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Microbial Resetting After a CO2-EOR Flood May Allow Stimulation of Microbial Methanogenesis to Recover Residual Oil

Abstract

Injecting carbon dioxide (CO2) into depleted hydrocarbon reservoirs to recover additional crude oil is a common enhanced oil recovery (EOR) technique. However, little is known about how microbial communities residing in these reservoirs may be modified by a CO2-EOR flood. In this study, formation water (n=2) was collected for biomass from an oil field that was intermittently flooded with CO2 from 1983 to 1986. As samples could not be collected prior to the commencement of the CO2-EOR project, formation water (n=7) was also collected from different sands in the same oil field that were not impacted by the CO2-EOR flood to serve as analogues for pre-injection conditions. Biomass was collected from the water via filtration, the DNA therein was extracted and amplified, and 16S rRNA gene sequencing was performed using the Illumina MiSeq platform. Data from both sample groups – CO2-exposed versus CO2-unexposed - were compared to determine if any major and minor microbial community differences occurred due to the CO2 flood.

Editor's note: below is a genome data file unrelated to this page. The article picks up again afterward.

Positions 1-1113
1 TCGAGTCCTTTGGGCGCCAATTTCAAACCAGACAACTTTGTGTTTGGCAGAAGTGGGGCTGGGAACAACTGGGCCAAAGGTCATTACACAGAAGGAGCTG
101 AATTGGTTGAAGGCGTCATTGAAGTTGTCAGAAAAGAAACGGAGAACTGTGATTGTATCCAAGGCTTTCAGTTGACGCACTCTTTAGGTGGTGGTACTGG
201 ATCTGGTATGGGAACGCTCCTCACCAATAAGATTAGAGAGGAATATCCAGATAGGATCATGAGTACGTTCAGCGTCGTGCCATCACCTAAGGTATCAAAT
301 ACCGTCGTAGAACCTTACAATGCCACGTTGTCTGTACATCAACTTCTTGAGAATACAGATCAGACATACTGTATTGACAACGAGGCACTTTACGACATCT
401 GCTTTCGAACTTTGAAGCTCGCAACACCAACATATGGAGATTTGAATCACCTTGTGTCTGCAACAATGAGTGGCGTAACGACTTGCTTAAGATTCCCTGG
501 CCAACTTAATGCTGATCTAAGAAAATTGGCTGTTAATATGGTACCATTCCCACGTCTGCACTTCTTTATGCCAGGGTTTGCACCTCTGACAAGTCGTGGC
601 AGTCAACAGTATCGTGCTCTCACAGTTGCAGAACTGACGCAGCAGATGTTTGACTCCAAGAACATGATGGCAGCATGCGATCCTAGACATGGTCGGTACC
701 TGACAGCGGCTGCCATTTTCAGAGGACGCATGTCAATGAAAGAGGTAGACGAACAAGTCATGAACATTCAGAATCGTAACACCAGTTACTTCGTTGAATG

The microbial community composition of both sample groups was very similar. The dominant taxa of the microbial communities observed in both areas of the oil field were Archaea, specifically methane-generating organisms. Supporting geochemical data suggest that methane production is abundant and has occurred since the CO2-EOR flood. Statistical analyses were performed to determine if there was a significant difference between the CO2-exposed and CO2-unexposed samples. An analysis of similarity (ANOSIM) test revealed that the CO2-exposed samples were not significantly different from the CO2-unexposed samples (statistic R = -0.2597, significance = 0.769), and principal coordinates analysis did not reveal any clustering of the two groups. However, several species were found to be significantly associated with the CO2-exposed group (p values between 0.024 and 0.046), very few of which are known to metabolize CO2 or are reported to be associated with CO2-rich habitats. These results suggest that reservoirs impacted by a CO2 injection may have the ability to revert back to their original microbial composition post-injection, or that the microbial communities simply were not significantly altered by CO2 injection. Furthermore, if pre-EOR methane production exists, it may be possible to target those methanogens post-EOR for enhanced microbial methanogenesis.